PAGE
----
Odd Warrior and Odd Quest Warrior are good choices against 3 out of 4 most popular Hunter decks. They both work fine against Spell Hunter, Secret Hunter and Midrange Hunter. Thanks to their massive Armor gain, as well as multiple ways to clear the board, they can beat those quite consistently, since they have hard time rushing them down, but also hard time outvaluing them. If I had to pick one of the two, I’d go for Quest version, simply because it’s a much better choice against Deathstalker Rexxar. With the regular Odd Warrior, no matter how hard you try, you can still lose to an on-curve Rexxar from Hunter. They will just create an extra threat every time over the next 20+ turns, and they can even high roll into some Raptor Hatchlings to escape fatigue. Quest Warrior has an advantage of an extra, inevitable win condition in a form of 8 damage Hero Power. If Hunter goes for Rexxar, Quest version will just outtempo them with Hero Powers. The issue with picking a Warrior as your Hunter counter, however, is Deathrattle Hunter. The deck crushes both Warrior variants. It can snowball the game early with triggered Eggs, and if you don’t find an answer, they will outdamage your Armor gain easily. A good mid game Cube can also seal the game. Deathrattle minions make your AoEs much less powerful. Let’s say that they have Egg on the board, you Brawl and their 3/3 survives. Now they still have 8 damage right after you’ve AoEd, and if they just drop another Deathrattle, or Cube the 5/5, you are in a difficult spot again. Deathstalker Rexxar is also more scary against them than against other Hunter archetypes, because once they stick a big threat to the board, they can Cube and trigger it, making your life miserable. Still, OVERALL, those two Warrior decks are a solid choice against Hunters, since Deathrattle version is only 1/5 to 1/4 of all Hunter builds.
Exodia Paladin is a similar story to Odd Warrior and Odd Quest Warrior, but to a lesser extent. It has a bad matchup against Deathrattle Hunter, but not as bad as Warriors. And it has good matchup against the other 3, but not as good as Warriors. Which means that if I had to pick one of the three – Odd Warrior, Odd Quest Warrior and Exodia Paladin – I’d go for the Odd Quest Warrior, assuming that you’re just looking at the Hunter matchups.
And last, but not least, Clone (Resurrect) Priest. Surprisingly, the deck has solid matchup against all Hunter decks but Midrange Hunter. In general, the deck tends to lose to faster, more aggressive decks, but handles the slower matchups quite well. I wouldn’t call it a Hunter counter, because other Hunter matchups are roughly 55/45 for Priest (so favorable, but not amazing), but it should still be a solid choice in this Hunter-infested ladder. The deck handles Spell & Secret versions quite well, because a) it doesn’t have to trigger Secrets early, thus reducing a big chunk of those decks power and b) it has nice answers for the Spellstone. Mass Hysteria is great on curve, but Psychic Scream is probably even better, as it shuffles a bunch of weak cards into your opponent’s deck. It’s especially powerful vs Spell Hunter, because shuffling the minions in means that their spell-only cards (To My Side! and Rhok'delar) are no longer active. And when it comes to Deathrattle version, for the most part, the deck is just not fast enough to rush the Priest down, so once it gets to the late game, the can can do its magic (start reviving big minion after big minion, heal up to full with boosted Spirit Lash, combo the opponent down). That said, those matchups are heavily draw-dependent. 45/55 is still very close, so if Hunter gets a fast start, he can seal the game before Clone Priest can show its true power.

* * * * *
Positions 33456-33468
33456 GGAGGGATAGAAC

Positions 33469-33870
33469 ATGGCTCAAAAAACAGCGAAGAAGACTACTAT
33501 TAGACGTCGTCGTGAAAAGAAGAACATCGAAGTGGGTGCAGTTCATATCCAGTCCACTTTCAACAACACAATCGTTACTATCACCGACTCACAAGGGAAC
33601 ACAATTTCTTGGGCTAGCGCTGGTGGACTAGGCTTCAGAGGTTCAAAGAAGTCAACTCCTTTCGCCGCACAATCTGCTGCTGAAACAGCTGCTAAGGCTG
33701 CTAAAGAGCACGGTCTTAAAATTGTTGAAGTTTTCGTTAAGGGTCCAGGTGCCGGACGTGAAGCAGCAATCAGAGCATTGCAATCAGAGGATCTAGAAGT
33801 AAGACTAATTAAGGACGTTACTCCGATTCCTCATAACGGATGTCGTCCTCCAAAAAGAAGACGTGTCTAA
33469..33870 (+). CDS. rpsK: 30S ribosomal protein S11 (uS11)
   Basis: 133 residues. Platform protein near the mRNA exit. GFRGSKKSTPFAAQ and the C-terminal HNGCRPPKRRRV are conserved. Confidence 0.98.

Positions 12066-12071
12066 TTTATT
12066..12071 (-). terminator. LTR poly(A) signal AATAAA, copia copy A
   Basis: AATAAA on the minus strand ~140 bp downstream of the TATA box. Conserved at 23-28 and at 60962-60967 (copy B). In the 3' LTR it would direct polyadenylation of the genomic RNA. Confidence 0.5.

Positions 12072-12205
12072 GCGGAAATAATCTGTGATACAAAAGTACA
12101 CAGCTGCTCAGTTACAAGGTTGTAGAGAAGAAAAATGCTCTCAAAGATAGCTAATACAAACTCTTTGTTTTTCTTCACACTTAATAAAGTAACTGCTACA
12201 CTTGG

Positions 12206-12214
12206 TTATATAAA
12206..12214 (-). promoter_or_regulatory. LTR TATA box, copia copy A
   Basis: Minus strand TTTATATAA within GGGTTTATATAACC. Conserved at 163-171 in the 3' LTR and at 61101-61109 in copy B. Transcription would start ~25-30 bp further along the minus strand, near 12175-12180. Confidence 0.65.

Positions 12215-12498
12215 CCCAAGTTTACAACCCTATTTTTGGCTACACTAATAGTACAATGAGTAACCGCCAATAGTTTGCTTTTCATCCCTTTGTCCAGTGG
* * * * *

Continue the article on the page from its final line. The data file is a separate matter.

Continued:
Do We Need Another Nerf Patch?
That’s actually a very good question, but it’s not an easy one to answer. Maybe let’s start by asking whether we MIGHT get another patch at all. You see, Blizzard’s way of doing things so far was: expansion -> nerf patch (usually around 2 months in) -> another expansion. Ever since they’ve started doing it, we haven’t seen a second nerf patch in the same expansion. That said, releasing a nerf patch roughly 2 weeks into Rastakhan’s Rumble has already messed up with their usual schedule. I get why they did it this way, because waiting another month or so would be hard to bear, but right now we’ve got almost 3.5 months between the nerf patch and next release.
The thing about nerf patches is that they aren’t used solely to make the game more balanced, but also to keep it fresh and interesting. While (most of the time, this one was one of the exceptions) the meta change is not as big during an expansion’s release, it still shakes it up and keeps player busy for at least another month or so. And by the time it gets boring, new expansion gets teased, hype increases and the whole cycle begins anew. But it won’t work this time, because a) we still have more than 3 months until the next expansion. It basically means that even if we very generously say that it will take another month for players to figure out the meta, it will still be 2 months away from the next expansion and at least a month before the teases, leaving us with a monthly, empty period in which players will start quitting the game – and that’s something Blizzard doesn’t want.
One argument against another nerf patch is the upcoming rotation, which is going to fix the Hunter problem. With all of the Year of the Mammoth cards rotating out, it means that Hunter will be left without foundations for the most powerful decks. Secrets will no longer be as good without Lesser Emerald Spellstone (and Wandering Monster, to a lesser extent). Deathrattle Hunter will be basically dead without Devilsaur Egg, Play Dead, Terrorscale Stalker, Carnivorous Cube and Kathrena Winterwisp. Midrange Beast Hunter might still be solid thanks to Master's Call, but let’s be honest – it’s the weakest out of popular Hunter decks right now, so it surviving a rotation is not a big deal. Even that deck loses strong Turn 1 and Turn 2 plays in a form of Dire Mole into Crackling Razormaw. Rotation should make Hunter balanced again.